Why Is Bob Corker Backing the Tax Bill?

The Republican senator backs a bill he once opposed.

Sen. Bob Corker tries to explain. 

Alex Wong/Getty Images

Tennessee Sen. Bob Corker said earlier this fall that he would not vote for the Republican tax bill if it added “one penny” to the deficit.

In September, Corker engaged in a brief standoff over the size of the tax cuts, before agreeing to a $1.5 trillion deal, on the idea that he could make that number deficit-neutral. Corker’s theory was that shifting to a different budget baseline would cover for $500 billion of that cost, while dynamic scoring—which takes into account the macroeconomic feedback from legislation—would produce the other $1 trillion. On both counts, these rosy assumptions were destined to put Corker in a jam when the numbers came out. The Joint Committee on Taxation, one day before the Senate voted on the bill, released its dynamic score showing the bill would only produce $458 billion in new revenue. Corker voted against the proposal on the floor— the only Senate Republican to do so.

The conference report released last week does nothing to address Corker’s deficit concerns. And yet, he announced on Friday that he plans to vote for the bill.

“While many project that it is very possible over the next ten years we could be at least $500 billion short on a $43 trillion policy baseline,” Corker said in a statement, “I believe this bill accompanied with the significant regulatory changes that are underway, and hopefully, future pro-growth oriented policies relative to trade and immigration, could have significant positive impact on the well-being of Americans and help drive additional foreign direct investment in Tennessee.”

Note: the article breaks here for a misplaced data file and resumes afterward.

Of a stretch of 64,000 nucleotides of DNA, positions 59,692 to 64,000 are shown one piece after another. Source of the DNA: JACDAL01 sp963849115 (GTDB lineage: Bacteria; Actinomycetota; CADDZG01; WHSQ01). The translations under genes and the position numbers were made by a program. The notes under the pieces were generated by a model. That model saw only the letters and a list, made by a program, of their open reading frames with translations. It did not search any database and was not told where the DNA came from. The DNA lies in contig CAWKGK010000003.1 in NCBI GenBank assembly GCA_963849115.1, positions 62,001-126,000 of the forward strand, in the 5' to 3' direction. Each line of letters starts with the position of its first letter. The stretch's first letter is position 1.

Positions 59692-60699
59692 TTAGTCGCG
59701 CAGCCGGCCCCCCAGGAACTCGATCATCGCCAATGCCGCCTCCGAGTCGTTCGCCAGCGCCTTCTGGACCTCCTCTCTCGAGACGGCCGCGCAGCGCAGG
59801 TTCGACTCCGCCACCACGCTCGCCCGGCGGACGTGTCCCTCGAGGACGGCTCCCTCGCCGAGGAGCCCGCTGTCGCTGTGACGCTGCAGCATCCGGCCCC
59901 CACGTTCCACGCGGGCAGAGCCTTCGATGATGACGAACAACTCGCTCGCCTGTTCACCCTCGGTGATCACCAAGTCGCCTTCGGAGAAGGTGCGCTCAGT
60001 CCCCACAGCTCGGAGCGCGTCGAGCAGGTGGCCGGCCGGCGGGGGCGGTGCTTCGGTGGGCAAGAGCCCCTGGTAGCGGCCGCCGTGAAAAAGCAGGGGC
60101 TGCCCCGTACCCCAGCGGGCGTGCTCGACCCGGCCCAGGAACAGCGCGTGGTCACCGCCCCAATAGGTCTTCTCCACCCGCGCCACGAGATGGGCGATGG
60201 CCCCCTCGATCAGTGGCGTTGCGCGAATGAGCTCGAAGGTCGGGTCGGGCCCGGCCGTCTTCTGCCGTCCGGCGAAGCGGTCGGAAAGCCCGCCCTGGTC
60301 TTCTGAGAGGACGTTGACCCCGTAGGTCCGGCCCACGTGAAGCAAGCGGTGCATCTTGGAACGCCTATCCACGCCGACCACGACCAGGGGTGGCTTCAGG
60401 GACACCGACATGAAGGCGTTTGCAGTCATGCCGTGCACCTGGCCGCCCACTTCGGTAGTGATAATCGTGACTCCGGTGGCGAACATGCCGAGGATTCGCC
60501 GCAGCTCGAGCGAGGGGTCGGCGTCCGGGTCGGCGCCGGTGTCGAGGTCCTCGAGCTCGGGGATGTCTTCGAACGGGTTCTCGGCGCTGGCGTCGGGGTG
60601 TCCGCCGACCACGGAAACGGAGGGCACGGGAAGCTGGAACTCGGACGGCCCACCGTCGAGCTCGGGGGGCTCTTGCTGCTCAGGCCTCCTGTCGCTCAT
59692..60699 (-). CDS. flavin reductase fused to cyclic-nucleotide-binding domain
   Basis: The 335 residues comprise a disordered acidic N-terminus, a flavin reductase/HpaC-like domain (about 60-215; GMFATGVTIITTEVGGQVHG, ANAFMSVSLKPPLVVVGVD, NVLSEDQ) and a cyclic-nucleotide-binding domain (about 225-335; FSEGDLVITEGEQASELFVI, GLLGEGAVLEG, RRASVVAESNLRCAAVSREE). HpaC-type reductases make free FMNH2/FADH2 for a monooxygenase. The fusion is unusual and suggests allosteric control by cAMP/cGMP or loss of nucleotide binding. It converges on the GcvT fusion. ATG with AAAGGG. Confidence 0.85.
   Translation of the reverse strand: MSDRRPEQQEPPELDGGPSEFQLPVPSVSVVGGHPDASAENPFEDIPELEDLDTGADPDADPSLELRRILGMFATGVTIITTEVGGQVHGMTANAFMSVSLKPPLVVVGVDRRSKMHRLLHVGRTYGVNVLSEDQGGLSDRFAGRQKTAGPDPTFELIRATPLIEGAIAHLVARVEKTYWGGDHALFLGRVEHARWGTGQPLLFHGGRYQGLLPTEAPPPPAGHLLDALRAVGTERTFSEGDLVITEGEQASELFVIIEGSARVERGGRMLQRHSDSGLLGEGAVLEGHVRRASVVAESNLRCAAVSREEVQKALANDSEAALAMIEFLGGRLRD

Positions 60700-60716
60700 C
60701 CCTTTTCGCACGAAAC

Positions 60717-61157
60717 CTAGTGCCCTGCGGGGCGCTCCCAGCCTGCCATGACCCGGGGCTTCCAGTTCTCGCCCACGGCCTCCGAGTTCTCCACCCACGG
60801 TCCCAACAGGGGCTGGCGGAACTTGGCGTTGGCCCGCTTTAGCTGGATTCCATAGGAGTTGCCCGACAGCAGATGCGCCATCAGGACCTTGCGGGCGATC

This reasoning mirrored the much-mocked, one-page “analysis” released by the Treasury Department last week, which claimed the tax bill would not add to the deficit because of other policies the administration is interested in pursuing later. This same flimsy argument was available to Corker on the original Senate bill. He didn’t avail himself of it then. Why is he doing so now?

David Sirota, a reporter for the International Business Times, wrote in a Friday piece that the just-released conference report would be more generous than the Senate bill to owners of pass-through businesses with few employees but significant depreciable assets—such as, for example, (partial) owners of real estate LLCs. Corker, a wealthy guy, invests in real estate holdings, but was mystified by this accusation. Corker told IBT that “he had no knowledge of this and would have no knowledge of it except for you guys are calling me about it.” He conceded that he hadn’t read and digested the whole bill before announcing his support.